Scarborough has spoken about Trump in increasingly glowing terms, praising him as “a masterful politician” and defending him against his political opponents and media critics. The Washington Post has noted that Trump has received “a tremendous degree of warmth from the [Scarborough] show,” and [said] that his appearances on the show, in person and over the phone, often feel like “a cozy social club.”

True to form, Chuck Todd brought the most openly cynical and dim-witted take to the party. On Meet the Press Thursday, he spoke with Andrea Mitchell and Katy Tur about the possible motivations of Elaine Chao, Trump’s transportation secretary, who had announced her resignation. “I’m sort of torn on the effectiveness,” he began.

But let’s put yourself… I’m going to try to put myself in her shoes. And maybe you don’t have enough people to do the Twenty-fifth Amendment.… And you want to stand up, and do something, and say something.… But at the end of the day, is it still better symbolically to publicly rebuke him, even if it’s in the last thirteen days, even if it does look like you’re trying to launder yourself a bit, so that maybe you’ll be invited to a better law firm or a better cocktail party, but the rebuke may be still necessary anyway?

I have nothing whatsoever to add to that.’

 

Global Media Control

January 4, 2021

Front pages of main polish newspapers are pictured one day after the first round of the presidential election in Poland on June 29, 2020. – Poland’s right-wing President Andrzej Duda topped round one of a presidential election on Sunday, triggering a tight run-off with Warsaw’s liberal Mayor Rafal Trzaskowski on July 12, according to an Ipsos exit poll. (Photo by JANEK SKARZYNSKI / AFP) (Photo by JANEK SKARZYNSKI/AFP via Getty Images)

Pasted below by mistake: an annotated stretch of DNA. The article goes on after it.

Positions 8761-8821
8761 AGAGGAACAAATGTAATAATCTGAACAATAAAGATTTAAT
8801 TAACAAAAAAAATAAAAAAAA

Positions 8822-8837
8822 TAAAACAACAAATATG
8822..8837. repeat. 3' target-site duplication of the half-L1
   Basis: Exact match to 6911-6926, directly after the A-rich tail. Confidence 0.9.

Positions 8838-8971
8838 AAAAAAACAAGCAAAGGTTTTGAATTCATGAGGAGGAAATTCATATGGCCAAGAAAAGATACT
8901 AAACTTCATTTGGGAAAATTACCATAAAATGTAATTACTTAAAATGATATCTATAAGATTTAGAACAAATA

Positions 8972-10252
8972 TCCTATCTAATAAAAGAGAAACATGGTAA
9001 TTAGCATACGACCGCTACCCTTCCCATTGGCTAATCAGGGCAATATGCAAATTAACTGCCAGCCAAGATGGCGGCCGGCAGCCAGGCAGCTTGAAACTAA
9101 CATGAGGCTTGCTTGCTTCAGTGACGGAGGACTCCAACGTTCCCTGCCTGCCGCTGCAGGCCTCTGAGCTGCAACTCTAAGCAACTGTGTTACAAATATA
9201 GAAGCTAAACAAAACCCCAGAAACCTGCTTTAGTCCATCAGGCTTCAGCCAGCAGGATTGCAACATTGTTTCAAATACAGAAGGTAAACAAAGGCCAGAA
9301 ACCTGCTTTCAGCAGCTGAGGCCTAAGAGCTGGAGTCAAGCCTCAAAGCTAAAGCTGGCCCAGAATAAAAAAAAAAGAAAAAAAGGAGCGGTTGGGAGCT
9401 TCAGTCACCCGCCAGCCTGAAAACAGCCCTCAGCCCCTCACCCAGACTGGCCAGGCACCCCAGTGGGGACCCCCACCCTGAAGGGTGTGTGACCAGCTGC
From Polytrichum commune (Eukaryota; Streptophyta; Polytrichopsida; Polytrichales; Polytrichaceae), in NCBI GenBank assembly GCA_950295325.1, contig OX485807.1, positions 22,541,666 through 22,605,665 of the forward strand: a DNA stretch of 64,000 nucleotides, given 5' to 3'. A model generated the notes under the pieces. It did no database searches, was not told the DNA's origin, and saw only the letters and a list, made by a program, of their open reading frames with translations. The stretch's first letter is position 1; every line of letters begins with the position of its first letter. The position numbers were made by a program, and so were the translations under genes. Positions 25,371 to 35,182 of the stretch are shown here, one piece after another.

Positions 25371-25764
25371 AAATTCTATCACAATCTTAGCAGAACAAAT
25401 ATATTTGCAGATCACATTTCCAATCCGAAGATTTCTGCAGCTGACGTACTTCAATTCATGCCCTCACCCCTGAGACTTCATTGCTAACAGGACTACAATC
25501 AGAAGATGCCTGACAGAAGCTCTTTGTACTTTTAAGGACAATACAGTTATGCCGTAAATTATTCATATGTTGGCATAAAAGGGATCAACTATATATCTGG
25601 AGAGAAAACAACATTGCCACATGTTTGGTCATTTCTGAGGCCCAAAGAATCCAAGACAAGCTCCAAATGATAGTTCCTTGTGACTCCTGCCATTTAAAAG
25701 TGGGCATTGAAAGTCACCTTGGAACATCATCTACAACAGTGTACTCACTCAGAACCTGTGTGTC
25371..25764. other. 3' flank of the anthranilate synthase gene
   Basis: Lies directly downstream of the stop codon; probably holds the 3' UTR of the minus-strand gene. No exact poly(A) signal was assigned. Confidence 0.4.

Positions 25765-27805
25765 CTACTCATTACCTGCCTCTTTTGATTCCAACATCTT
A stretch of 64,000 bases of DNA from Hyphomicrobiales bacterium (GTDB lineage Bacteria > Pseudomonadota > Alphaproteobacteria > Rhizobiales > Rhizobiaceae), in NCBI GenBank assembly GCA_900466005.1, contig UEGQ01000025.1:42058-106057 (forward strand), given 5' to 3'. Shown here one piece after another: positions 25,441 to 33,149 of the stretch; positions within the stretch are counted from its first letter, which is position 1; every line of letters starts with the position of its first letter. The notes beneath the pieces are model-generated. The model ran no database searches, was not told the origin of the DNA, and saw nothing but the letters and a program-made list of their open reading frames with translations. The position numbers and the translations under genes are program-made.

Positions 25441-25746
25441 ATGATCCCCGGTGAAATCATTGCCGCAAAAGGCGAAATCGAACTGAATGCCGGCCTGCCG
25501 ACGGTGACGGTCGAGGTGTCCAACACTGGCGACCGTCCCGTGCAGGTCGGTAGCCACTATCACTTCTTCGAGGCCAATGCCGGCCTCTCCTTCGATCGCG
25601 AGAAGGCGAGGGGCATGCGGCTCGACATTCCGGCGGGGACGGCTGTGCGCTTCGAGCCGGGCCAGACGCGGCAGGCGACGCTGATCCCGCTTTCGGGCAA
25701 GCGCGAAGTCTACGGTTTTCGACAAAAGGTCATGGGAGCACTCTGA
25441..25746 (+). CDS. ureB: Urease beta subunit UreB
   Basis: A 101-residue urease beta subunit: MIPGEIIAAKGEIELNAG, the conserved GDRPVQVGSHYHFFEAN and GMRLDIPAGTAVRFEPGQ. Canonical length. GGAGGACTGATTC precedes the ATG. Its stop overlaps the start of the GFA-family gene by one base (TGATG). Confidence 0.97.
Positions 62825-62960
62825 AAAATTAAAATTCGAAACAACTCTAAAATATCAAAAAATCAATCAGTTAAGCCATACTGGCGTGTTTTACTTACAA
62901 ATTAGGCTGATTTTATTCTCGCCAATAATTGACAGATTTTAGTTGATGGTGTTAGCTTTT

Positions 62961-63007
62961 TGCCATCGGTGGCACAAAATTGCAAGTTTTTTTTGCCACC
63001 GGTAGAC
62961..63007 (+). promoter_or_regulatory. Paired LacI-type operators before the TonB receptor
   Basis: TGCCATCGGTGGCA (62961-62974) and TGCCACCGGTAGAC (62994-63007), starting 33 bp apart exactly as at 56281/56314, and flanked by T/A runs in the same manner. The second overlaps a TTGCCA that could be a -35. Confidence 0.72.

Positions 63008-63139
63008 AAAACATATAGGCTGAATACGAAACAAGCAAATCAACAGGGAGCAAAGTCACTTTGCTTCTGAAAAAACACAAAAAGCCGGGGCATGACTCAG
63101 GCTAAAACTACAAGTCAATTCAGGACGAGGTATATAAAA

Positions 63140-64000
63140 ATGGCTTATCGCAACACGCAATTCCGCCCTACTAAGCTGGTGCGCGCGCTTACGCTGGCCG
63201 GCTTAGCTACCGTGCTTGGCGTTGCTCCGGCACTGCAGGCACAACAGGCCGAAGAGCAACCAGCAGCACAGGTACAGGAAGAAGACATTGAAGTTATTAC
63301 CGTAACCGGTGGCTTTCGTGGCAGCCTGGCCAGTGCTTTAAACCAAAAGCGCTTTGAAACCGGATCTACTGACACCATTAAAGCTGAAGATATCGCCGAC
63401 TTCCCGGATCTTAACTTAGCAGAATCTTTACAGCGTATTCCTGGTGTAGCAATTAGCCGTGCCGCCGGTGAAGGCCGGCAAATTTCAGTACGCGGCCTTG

NPR

‘Journalist Mariusz Kowalewski noticed something was amiss when his editors came to him with a new assignment: follow an outspoken critic of Poland’s ruling party with a drone.

“The idea was to send this drone over to his house in order for him to notice it and to feel threatened, like he was being watched,” Kowalewski recalls. “This was an intimidation method straight out of communism.”

The order came from his editors at TVP, Poland’s largest broadcaster which oversees a vast network of public television and radio stations.